Rookie Hazing at All Time Low

Photo by Jessica Lewis: Field Hockey team entering Spirit Assembly.

After a recent WCI spirit assembly a question has arisen: is hazing still happening?  “Hazing,” mainly performed by athletes, was first made out to be a “punishment” or “initiation” for rookies on a team. It is the act of making fools out of rookies, by dressing them up in ridiculous outfits or writing all over them.  At WCI, the veteran players try to embarrass the rookies in front of the whole school when they enter the assembly.

A former WCI student, Jordan B, said that hazing has progressively gotten better over the years. His junior years at WCI were the worst for hazing. “When I was in grade 10, some of the male players had to wear bras as rookies entering the assembly,” he explained. “All the spectators found it hilarious, and it didn’t seem like the rookies hated it.”

Mark M, a grade 12 senior football player at WCI, had a different perspective on things. As a junior, Mark was dressed up in a maid outfit and was forced to sweep the floor while leading the rest of the team into the gymnasium. He said, “I felt quite victimized and like I was lesser than the rest of the team.” Mark was the only player on the football team who was hazed that year. “I was the only one at this assembly. I was the centre of attention for all the wrong reasons.”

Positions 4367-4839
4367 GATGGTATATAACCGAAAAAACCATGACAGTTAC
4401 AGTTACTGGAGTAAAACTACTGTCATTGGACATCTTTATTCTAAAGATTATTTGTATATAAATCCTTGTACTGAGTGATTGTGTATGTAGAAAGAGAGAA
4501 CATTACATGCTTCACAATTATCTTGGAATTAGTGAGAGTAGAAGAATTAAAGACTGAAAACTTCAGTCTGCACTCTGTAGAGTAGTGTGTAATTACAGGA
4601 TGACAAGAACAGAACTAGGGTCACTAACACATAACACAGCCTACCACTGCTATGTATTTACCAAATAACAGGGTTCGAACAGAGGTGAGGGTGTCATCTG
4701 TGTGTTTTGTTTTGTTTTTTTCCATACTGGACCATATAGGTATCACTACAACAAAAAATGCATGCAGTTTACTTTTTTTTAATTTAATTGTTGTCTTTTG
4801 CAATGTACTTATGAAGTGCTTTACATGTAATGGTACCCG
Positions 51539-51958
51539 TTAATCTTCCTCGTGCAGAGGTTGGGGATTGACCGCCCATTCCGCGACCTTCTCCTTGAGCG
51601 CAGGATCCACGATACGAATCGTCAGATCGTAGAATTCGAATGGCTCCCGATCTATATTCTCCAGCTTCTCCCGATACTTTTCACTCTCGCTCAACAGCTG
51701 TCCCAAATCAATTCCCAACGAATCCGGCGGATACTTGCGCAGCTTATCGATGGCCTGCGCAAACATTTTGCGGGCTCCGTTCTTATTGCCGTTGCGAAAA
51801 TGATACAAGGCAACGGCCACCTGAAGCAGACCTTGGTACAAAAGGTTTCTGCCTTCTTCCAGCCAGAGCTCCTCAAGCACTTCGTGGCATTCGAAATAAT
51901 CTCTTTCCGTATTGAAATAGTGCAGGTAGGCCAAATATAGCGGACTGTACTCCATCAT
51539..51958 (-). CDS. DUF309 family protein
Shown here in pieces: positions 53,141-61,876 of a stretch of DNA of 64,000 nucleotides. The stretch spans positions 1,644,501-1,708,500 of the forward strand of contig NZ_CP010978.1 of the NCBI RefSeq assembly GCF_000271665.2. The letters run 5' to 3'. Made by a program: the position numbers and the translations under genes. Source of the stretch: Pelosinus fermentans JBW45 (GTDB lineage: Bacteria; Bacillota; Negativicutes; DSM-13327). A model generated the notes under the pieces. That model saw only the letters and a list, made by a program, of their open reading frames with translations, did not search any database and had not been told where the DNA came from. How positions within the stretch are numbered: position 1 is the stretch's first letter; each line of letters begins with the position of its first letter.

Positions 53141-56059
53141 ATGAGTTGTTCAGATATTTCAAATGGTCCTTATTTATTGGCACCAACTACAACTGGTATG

This year at the assembly, hazing seemed to be at an all-time low, as all the teams were warned not to perform any hazing on the rookies. The senior football team’s coach, Mr. Waters, said, “I was told by the VP to warn you guys that there will be absolutely no hazing at the assembly this year.”

Some of the sports teams still managed to pull little things off, though, such as writing “ROOKIE” across foreheads, arms and legs.

When asked if hazing was still taking place, Vikings quarterback, Mark C, answered, “Oh, definitely! Just not as much as previous years.” According to Mark M, hazing nowadays “is seen less as punishment and more as light-hearted fun.” He also made the remark that hazing is appropriate, only if the rookies agree to it and are not forced into anything.

A member of the girls’ field hockey team, Kendra P, thought hazing brought the team closer together. “I felt it brought our team closer together,” Kendra stated. “I think that it should be looked at as more of a team building activity and not as hazing.  If people are not having fun or are not comfortable with it, it shouldn’t be done.” Similar to Mark M, she thought hazing is appropriate as long as players are agreeing to it.

So is hazing still happening? Yes it is. However, at WCI, hazing is a lot more subtle than in past years and is not intended to be intimidating or hurtful. Perhaps the question should not be about whether “hazing” is still happening but instead how team building is happening.